• NBC U’s entertainment networks—Bravo, USA, Sci Fi—have launched broadband offshoots; Bravo boasts three unique broadband brands including BrilliantButCancelled.com, which leverages the TV series it acquired for its now-defunct pop culture programmer, Trio.
• Sneak peeks on popular Web portals include USA’s exclusive run of a special touting the new season of The 4400. It ran on Yahoo TV for eight days in May, followed by video streaming of the special on usanetwork.com and scifi.com.
Digital revenue isn’t disclosed but GE told Wall Street that of the estimated $1.7-$1.9 billion that NBC U sold in non-sports commercial time in this year’s upfront, $50 million went to digital media ads (such as online) separate from its linear networks, broadcast or cable. An additional $200 million of upfront money involved multi-platform deals that incorporate its new media and linear network television properties.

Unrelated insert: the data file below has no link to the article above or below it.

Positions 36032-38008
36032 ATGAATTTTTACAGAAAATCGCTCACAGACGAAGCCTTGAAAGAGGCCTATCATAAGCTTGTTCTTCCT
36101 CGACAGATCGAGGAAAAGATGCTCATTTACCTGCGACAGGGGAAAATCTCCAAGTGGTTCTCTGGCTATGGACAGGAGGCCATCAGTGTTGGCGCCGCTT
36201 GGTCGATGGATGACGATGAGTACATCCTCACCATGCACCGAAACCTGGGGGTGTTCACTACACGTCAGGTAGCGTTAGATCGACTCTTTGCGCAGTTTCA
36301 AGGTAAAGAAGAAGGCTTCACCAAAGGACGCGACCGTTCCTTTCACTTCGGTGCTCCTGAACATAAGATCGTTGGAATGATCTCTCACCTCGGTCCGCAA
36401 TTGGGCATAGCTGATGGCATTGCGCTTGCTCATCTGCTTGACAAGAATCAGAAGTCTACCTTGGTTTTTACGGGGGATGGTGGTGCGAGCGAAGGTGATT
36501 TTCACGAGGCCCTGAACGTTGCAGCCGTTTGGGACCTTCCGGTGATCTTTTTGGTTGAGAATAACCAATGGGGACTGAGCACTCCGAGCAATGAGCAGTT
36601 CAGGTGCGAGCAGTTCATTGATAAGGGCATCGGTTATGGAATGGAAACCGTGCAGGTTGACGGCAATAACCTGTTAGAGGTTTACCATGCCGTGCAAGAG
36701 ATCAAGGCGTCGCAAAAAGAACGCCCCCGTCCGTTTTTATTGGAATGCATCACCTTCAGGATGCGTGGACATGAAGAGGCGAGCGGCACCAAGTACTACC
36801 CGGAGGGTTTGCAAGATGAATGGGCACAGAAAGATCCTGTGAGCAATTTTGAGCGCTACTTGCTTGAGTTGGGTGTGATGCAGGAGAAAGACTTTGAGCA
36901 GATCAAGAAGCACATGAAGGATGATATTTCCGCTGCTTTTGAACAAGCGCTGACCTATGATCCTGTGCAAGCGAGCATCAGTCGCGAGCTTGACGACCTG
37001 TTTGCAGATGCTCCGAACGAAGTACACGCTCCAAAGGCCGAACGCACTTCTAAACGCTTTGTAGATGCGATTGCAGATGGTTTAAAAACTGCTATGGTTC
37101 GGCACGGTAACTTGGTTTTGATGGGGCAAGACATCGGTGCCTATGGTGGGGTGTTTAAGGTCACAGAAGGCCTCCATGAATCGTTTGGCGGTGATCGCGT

WHAT IT MEANS FOR CABLE:
Complexity could help operator-programmer relations. Since operators are in multiple businesses, they have more to discuss with programmers that, like NBC U, offer varied content to slice and dice (for a price), Zaslav says. “It’s easier to find common ground when you have more pieces to the puzzle.”
(For more from Zaslav, click here.)
EVP, digital media, Disney-ABC Television Group Albert Cheng makes a huge splash with each new media deal he executes. The company’s treasure trove boasts globally recognized killer content for kids and sports fans from its Disney Channel and ESPN brands. He’s backed by deep pockets to craft and test groundbreaking media deals and has the blessing of his bosses, Disney CEO Bob Iger and Disney Media Networks co-chairman Anne Sweeney. As a result, he’s got (almost) carte blanche to test delivery avenues that take the company’s lineup of TV shows onto the Internet and beyond.